Leuck: If you think that you have been exposed, the best thing, again, is to go and stay home for a two-week period so that you aren’t then spreading it to other people. And so you’d be monitoring your symptoms. There is not a specific vaccine for monkeypox. But there is some evidence that perhaps the smallpox vaccine could be helpful. And so at least for right now, the CDC is recommending health care workers (get the smallpox vaccine). So I’m an ER physician. If I knew I was going to be taking care of patients with monkeypox, it might be worthwhile for me to get it.

There’s also some evidence that perhaps — and we don’t know — that perhaps, after you have monkeypox, it may be helpful to get the smallpox vaccine. But with there being not a ton of evidence, I really am not sure people are putting a lot of faith in that. But it’s another idea, because there is not a medicine for it. There is nothing that’s going to cure monkeypox. We haven’t discovered it yet.

Allison: How does it spread from person to person?

Leuck: There is a concern that it can spread by air. So if you had coughed, like, big respiratory droplets, it could spread by air. That’s why it would be so important to isolate at your house, to wear a mask, to do those things that we’ve gotten used to. There is a chance that, if the fluid from that rash touched another person, that it could be spread in that way. So fluid-to-fluid transfer between humans.

Allison: Don’t touch someone else’s rash, essentially.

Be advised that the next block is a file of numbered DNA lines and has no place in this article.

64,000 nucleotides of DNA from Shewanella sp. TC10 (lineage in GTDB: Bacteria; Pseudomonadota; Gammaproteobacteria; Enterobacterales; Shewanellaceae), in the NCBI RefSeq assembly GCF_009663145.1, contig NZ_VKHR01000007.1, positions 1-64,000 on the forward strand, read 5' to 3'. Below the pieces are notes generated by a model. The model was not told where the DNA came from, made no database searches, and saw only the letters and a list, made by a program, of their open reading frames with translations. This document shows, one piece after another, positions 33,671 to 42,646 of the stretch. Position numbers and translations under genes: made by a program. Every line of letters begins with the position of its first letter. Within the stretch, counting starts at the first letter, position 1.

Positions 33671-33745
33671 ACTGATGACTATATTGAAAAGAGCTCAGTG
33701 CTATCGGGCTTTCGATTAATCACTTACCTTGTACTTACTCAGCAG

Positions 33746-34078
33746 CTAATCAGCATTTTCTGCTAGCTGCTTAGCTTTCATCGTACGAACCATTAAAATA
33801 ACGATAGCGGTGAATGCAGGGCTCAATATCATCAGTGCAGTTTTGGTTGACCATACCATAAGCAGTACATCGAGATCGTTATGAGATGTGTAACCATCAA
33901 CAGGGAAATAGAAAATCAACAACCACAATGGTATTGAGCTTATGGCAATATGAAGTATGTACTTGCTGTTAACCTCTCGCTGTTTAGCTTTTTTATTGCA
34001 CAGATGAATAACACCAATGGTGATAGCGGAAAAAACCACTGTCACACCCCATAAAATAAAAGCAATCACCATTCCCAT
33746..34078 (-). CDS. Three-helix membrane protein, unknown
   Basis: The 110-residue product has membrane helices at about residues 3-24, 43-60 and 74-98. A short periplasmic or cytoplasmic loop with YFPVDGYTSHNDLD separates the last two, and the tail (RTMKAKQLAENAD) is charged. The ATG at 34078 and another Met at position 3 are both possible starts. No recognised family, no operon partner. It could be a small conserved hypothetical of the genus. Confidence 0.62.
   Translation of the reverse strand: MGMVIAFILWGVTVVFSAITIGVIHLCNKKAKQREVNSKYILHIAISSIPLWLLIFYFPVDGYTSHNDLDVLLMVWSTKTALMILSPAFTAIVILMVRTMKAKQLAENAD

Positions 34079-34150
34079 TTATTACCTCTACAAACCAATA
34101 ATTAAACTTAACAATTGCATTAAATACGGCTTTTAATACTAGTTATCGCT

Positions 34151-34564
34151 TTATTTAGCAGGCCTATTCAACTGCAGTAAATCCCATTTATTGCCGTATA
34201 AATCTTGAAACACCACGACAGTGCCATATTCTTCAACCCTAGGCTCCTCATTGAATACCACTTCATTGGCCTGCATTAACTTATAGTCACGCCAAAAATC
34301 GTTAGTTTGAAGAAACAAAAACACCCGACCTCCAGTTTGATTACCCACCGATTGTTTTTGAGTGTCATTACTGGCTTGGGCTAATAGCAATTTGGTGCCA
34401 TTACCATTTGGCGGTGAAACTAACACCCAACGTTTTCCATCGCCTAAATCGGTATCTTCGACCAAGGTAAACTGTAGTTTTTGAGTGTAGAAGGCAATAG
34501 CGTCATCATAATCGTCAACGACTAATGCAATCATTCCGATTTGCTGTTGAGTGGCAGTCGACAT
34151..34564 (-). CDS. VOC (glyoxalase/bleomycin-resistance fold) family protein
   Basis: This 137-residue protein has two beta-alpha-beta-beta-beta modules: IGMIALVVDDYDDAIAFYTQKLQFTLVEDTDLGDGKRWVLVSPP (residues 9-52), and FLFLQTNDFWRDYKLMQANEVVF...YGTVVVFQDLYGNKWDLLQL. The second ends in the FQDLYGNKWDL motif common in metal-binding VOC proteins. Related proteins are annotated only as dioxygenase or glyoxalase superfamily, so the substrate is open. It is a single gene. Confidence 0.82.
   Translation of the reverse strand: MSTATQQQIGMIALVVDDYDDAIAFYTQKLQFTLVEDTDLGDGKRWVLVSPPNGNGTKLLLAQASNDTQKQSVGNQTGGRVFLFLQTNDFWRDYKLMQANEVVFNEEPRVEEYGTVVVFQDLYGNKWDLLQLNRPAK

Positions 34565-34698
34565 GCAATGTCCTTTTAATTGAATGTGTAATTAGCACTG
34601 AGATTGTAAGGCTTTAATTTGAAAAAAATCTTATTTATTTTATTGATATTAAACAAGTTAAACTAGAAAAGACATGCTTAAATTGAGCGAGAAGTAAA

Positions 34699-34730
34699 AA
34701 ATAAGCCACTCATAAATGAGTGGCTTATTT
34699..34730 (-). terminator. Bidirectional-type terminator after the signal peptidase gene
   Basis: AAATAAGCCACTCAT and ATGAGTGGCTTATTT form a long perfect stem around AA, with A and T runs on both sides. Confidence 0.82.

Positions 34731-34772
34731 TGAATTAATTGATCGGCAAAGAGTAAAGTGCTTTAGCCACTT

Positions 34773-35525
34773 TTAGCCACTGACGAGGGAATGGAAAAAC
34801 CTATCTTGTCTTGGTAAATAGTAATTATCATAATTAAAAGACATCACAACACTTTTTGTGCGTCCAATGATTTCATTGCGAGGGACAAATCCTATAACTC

Leuck: But again, the good news here is that compared to smallpox, compared to COVID, it actually is much less contagious than some of these other viruses that we’re more familiar with.

Allison: Is there anything else that you’d like to share with us about monkeypox?

Leuck: I really do think that this is one for us to keep our eye on, but to, at least at this point, not lose sleep over. So the CDC and the (World Health Organization) have done a great job of alerting us. Anyone that’s traveling to endemic areas, or is around someone that has traveled to endemic areas, they need to be extra cautious. But in general, for the average person that’s listening to this interview, it’s good to be aware of it, but it’s nothing to lose sleep over. Just do your normal things: Good hand washing, try to stay away from people that are sick. If you feel sick, stay at home.

Alexis Allison is the health reporter at the Fort Worth Report. Her position is supported by a grant from Texas Health Resources. Contact her by email or via Twitter. At the Fort Worth Report, news decisions are made independently of our board members and financial supporters. Read more about our editorial independence policy here.

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Alexis Allison

Alexis Allison covers health for the Fort Worth Report. When she can, she'll slip in an illustration or two. Allison is a former high school English teacher and hopes her journalism is likewise educational....